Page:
Entertainment

Stüssy Is Coming Back to Bali

The iconic brand is returning to its (Indonesian) roots with a can't-miss party this weekend.
October 24, 2017, 7:00am
All images courtesy Stüssy

Stüssy is surf. Stüssy is street. It's the uniform of New York's hip-hop scene and London's rave culture. For almost 40 years, the pioneering Southern California brand has been defining, and redefining, youth culture in cities form Tijuana to Taiwan.

The brand hit Indonesia in the 90s, riding the wave of the country's shopping mall boom. In 1992, the first Stüssy shop opened in Legian, Bali, and a short time later Jim Fisher, of Stüssy Australia, noticed the brand's popularity when he was on holiday. Fisher told the owner of Hot Tuna, a popular Legian boutique, that the market could probably handle a second Stüssy store, said Thai Little, whose father owned Hot Tuna and the Indonesian Stüssy license.

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Thai's dad is already retired, so he wasn't exactly up for an interview. But thankfully his son was down. Long story short, Thai told me that the whole process was, at least in the beginning, pretty simple. The US and Australian offices sent over their designs, which were then produced locally. The screen printing was done on Poppies Lane 1 while bags and hats were made in Bandung, West Java. The rest of it needed to be imported.

The family eventually wound down operations in 2010 amid a change in the market. But now, Stüssy is in the middle of a resurgence as all things late-90s, early-2000s come back around again. Stüssy also touched on some good memories of the brand's early days in Indonesia.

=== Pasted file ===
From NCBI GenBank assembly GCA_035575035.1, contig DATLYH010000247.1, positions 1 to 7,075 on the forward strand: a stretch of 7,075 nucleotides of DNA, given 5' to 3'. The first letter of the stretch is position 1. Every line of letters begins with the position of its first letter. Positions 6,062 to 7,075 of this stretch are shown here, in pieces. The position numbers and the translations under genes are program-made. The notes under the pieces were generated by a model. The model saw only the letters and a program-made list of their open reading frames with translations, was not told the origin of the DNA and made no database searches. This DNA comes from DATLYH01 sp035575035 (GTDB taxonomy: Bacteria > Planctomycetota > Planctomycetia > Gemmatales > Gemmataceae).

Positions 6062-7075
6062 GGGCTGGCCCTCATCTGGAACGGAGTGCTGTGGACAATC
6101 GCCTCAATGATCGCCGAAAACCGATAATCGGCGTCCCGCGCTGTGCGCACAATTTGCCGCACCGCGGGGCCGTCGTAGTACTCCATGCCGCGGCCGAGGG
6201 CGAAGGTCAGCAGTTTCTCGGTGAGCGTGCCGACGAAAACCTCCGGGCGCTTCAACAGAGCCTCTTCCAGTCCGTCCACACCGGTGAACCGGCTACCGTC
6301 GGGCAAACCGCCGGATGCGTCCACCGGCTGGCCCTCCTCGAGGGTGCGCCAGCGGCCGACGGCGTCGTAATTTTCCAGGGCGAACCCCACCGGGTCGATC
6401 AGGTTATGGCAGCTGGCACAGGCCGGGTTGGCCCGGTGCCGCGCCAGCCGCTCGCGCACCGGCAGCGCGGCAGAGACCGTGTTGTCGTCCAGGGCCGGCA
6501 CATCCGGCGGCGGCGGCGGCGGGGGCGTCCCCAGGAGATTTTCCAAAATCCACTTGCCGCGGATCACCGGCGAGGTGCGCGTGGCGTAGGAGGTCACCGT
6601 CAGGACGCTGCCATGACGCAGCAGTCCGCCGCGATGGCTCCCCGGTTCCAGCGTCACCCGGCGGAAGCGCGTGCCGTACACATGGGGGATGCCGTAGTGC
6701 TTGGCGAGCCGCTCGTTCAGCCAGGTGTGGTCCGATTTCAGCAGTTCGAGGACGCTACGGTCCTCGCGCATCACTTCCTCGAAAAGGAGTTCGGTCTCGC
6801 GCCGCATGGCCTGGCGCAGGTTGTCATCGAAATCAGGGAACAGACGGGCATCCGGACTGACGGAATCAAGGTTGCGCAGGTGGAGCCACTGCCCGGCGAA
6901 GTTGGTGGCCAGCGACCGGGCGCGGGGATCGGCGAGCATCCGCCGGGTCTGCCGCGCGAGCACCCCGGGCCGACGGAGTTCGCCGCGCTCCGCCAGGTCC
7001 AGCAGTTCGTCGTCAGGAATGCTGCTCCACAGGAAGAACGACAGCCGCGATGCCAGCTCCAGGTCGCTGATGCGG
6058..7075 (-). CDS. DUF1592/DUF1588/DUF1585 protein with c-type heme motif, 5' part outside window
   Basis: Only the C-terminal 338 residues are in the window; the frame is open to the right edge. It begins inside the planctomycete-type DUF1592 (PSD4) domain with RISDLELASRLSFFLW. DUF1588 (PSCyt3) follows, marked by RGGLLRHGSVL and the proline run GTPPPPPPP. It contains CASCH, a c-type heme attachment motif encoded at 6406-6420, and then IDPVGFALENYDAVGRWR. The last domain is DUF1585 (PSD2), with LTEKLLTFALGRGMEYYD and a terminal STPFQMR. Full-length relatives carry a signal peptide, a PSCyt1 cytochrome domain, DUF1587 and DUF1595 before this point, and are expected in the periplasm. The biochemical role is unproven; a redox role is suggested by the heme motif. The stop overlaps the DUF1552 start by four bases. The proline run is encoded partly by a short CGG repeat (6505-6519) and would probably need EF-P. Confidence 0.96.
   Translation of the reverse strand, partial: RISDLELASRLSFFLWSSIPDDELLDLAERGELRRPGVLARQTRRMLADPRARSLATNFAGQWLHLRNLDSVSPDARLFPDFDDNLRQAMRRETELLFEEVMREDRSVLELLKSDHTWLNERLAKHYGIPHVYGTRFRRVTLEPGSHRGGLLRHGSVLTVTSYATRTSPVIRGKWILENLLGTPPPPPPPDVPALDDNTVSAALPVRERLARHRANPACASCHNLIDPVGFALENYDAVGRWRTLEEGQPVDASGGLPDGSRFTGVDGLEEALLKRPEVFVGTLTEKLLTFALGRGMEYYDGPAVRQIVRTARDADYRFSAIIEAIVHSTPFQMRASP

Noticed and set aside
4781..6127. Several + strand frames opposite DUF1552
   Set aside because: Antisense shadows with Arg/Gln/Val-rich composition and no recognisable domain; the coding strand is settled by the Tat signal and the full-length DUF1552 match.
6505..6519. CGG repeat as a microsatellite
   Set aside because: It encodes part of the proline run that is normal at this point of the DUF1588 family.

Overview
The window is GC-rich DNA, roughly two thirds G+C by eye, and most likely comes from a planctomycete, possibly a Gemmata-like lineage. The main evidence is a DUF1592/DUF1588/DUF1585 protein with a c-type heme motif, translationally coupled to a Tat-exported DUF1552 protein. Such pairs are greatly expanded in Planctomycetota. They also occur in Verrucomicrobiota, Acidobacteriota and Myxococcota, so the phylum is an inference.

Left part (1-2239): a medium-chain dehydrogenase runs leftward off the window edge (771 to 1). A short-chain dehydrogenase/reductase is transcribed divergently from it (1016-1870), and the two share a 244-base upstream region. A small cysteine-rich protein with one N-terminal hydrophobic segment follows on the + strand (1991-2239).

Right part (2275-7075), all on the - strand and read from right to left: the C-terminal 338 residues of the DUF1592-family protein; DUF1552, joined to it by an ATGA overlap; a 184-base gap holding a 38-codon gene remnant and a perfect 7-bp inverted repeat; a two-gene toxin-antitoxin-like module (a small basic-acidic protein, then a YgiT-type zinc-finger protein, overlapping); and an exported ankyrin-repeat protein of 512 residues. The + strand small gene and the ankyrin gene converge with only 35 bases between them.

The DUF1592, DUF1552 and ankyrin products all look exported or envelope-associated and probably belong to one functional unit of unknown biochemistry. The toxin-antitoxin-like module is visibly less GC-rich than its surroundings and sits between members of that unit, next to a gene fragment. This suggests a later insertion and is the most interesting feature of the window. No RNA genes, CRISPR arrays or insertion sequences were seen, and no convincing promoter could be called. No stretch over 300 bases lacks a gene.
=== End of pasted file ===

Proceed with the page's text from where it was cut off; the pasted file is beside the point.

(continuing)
"There was a pair of really baggy red pants that I bought around 1993—the early 90's 'skater' pants you could say," said Claude Hutasoit, a skater and commentator on NET TV. "I must have worn them to skate every day. I totally destroyed them, ripped the back pockets, ripped the lower cuffs, the works."

Claude had never seen Stüssy before then, but something about the brand spoke to him. Maybe it was its association with surf and skate culture. Or maybe it was just that the brand felt more "real," to him.

"In my opinion, Stüssy was 'raw,'" he told me.

Andri Hasibuan, the owner of the local label Paradise Youth Club, told me that Stüssy always felt like it embodied a specific sense of style. "For me, Stüssy is a brand that's already mature," Andri said. "If you ask me if I'd still wear a Stüssy or not—in spite of being so abused lately by Millennials who just found out about the brand, and knowing that they're probably using it to jump on the bandwagon without knowing it's history; I'd still use it."

Andri told me Stüssy is still the benchmark for his own label, in terms of the brand's ability to remain committed to its "idealism, consistency, and the business itself." While other brands eventually become amorphous changelings as they try to keep up with changing trends, Stüssy has remained true to its core identity, he said.

"I'm in it for the history, and Stüssy has always been that way—consistent even today," he said.

Thai Little and Shawn Stussy in the 90s.

Want to learn more? Stop by Bali's Potato Head Beach Club next week for the International Stüssy Tribe Gathering on 28-29 October. The Seminyak beach club has a mini ramp ready and they'll be selling a limited all-natural indigo rayon shirt as a fundraiser for those forced to evacuate from their homes as Mount Agung inches closer to eruption.